ExxonMobil breaks ground on multibillion-dollar chemical complex in China
Multinational oil and gas corporation ExxonMobil on Wednesday broke ground on its solely funded chemical complex in Huizhou, southern China's Guangdong Province.
Due to the COVID-19 pandemic, a special "cloud ceremony" was held online with video connections linking the Huizhou Dayawan Petrochemical Industrial Park, and places in Beijing and Dallas.
The complex, with a total investment of about US$10 billion, will be built in two phases. The first phase with a 1.6 million ton-per-year ethylene cracker and down-stream production equipment is scheduled to be completed by 2023 when construction on the second phase will begin.
An annual operating income of 39 billion yuan (US$5.5 billion) is expected when the first phase reaches designed capacity.
ExxonMobil Chairman and CEO Darren Woods in Dallas said via video link that the project reflects China's growing commitment to foreign direct investment and fostering innovation.
Infrastructure and public facilities built at the national, regional and local levels provide critical support while the new laws and regulations further improve China's economic competitiveness, he added.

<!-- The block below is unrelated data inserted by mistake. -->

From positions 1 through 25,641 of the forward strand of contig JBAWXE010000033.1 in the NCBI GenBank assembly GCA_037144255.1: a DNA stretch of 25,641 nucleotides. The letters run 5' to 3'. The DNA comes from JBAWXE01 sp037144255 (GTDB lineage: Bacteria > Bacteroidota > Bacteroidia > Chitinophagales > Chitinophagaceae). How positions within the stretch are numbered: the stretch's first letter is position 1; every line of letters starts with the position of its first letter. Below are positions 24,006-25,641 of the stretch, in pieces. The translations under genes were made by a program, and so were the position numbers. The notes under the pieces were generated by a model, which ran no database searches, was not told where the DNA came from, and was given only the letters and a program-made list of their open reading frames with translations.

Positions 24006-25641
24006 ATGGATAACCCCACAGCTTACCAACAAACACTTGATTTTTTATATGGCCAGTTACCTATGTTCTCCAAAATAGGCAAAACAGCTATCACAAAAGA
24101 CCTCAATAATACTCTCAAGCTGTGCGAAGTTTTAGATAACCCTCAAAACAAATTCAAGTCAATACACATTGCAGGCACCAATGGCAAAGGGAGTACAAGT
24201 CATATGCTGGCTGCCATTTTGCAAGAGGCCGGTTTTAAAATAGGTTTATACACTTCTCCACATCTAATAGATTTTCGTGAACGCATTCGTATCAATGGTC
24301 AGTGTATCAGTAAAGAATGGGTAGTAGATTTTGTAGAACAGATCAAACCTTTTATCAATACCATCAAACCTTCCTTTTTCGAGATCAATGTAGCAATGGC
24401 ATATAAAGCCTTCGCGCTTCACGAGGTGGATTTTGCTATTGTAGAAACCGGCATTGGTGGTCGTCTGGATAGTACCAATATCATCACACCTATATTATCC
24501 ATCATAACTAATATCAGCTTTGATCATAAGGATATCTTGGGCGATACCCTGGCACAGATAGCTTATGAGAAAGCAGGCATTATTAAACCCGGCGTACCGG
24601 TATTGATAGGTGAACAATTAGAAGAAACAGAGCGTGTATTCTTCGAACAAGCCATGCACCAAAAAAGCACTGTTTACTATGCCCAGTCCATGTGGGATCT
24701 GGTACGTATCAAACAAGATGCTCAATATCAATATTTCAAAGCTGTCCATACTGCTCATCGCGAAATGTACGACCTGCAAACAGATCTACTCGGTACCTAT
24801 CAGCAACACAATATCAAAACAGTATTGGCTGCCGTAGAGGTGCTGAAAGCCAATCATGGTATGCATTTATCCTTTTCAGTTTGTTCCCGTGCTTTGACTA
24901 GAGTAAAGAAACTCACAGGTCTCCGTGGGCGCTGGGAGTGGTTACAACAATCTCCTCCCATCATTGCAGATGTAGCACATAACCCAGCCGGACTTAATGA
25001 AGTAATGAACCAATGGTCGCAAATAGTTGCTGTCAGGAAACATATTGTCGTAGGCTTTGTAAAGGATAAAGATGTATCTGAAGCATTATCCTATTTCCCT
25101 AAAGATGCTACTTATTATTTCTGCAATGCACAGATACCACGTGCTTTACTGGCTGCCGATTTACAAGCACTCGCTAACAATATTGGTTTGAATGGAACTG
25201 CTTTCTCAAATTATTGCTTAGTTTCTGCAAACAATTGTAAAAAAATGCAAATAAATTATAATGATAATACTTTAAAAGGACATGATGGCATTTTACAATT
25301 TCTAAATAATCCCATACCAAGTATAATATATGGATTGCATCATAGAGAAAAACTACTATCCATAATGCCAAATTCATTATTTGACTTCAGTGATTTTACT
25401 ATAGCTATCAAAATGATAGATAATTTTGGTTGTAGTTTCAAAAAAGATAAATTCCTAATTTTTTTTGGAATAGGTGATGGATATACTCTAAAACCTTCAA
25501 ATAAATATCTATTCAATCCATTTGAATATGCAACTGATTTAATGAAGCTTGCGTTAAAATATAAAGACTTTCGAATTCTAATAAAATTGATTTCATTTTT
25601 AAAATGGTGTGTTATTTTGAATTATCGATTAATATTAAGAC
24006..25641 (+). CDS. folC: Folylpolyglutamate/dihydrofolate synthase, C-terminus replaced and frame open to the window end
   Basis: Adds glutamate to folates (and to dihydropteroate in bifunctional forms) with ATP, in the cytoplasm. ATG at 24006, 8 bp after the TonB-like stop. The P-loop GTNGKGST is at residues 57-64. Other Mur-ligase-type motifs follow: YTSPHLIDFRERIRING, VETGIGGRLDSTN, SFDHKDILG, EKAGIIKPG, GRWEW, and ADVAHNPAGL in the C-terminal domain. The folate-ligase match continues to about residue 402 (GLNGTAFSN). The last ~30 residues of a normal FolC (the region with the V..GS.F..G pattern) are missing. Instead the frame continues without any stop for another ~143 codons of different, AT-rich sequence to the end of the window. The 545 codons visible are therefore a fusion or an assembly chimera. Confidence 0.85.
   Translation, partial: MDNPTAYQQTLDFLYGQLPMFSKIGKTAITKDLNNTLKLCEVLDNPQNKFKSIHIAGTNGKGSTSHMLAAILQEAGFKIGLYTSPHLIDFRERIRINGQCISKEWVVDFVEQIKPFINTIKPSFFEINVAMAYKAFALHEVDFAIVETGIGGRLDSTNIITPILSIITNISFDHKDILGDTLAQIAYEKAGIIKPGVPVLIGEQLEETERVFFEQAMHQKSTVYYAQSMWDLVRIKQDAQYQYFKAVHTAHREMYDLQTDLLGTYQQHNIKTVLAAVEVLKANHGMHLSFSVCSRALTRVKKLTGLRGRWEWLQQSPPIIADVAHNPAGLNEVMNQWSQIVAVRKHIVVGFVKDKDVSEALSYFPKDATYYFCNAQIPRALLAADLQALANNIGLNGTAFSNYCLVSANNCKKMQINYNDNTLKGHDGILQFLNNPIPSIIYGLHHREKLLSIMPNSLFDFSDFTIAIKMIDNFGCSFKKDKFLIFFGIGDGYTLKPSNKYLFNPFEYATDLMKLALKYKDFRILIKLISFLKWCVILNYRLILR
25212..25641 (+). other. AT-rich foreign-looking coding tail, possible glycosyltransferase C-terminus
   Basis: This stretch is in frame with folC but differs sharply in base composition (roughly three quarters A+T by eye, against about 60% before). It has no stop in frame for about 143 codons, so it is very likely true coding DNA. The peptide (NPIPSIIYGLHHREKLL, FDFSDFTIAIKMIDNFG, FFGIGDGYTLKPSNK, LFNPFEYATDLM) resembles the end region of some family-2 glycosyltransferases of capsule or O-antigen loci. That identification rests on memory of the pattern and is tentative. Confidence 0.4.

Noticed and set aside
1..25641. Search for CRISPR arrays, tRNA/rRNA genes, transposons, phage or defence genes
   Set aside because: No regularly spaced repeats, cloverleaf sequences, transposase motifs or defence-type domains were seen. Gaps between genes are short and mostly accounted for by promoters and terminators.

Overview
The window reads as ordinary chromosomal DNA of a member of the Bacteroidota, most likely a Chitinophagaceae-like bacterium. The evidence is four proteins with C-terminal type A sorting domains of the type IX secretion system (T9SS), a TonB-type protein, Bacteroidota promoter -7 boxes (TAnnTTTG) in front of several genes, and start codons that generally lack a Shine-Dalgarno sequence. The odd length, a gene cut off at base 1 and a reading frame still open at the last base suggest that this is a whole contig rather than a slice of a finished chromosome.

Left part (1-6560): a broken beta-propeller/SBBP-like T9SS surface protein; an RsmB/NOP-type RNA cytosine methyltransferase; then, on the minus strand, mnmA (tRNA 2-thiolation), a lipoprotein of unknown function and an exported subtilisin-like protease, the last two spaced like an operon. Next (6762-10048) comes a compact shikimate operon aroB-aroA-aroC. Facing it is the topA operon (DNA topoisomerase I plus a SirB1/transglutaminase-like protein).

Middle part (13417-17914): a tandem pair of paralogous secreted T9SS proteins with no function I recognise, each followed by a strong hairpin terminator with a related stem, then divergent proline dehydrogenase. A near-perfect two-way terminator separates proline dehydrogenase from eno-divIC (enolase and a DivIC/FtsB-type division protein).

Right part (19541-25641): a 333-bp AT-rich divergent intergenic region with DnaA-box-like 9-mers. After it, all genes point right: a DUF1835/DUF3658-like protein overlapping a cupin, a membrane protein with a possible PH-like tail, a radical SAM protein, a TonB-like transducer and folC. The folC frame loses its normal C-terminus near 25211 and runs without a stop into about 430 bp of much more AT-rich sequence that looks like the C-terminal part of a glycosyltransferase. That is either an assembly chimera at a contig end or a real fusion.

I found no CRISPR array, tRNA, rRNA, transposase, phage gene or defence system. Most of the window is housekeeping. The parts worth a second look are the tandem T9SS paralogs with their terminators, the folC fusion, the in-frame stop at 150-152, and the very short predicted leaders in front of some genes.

"All of this creates an environment that enables ExxonMobil to continue our strategic long-term investments," the chairman said.
China is a long-term strategic development platform of ExxonMobil, and the groundbreaking is a milestone in the implementation of the megaproject, said Fernando Vallina, chairman of ExxonMobil (China) Investment Co Ltd.
Ma Xingrui, governor of Guangdong, said local governments have effectively overcome difficulties brought by the epidemic to complete preparatory works including project approval and sea reclamation.
It took only about 18 months for such a mammoth project to kick off, which demonstrated high efficiency on the part of China, Ma said at the ceremony.
The provincial government said it will do whatever it can to make sure the chemical complex goes into operation by 2023.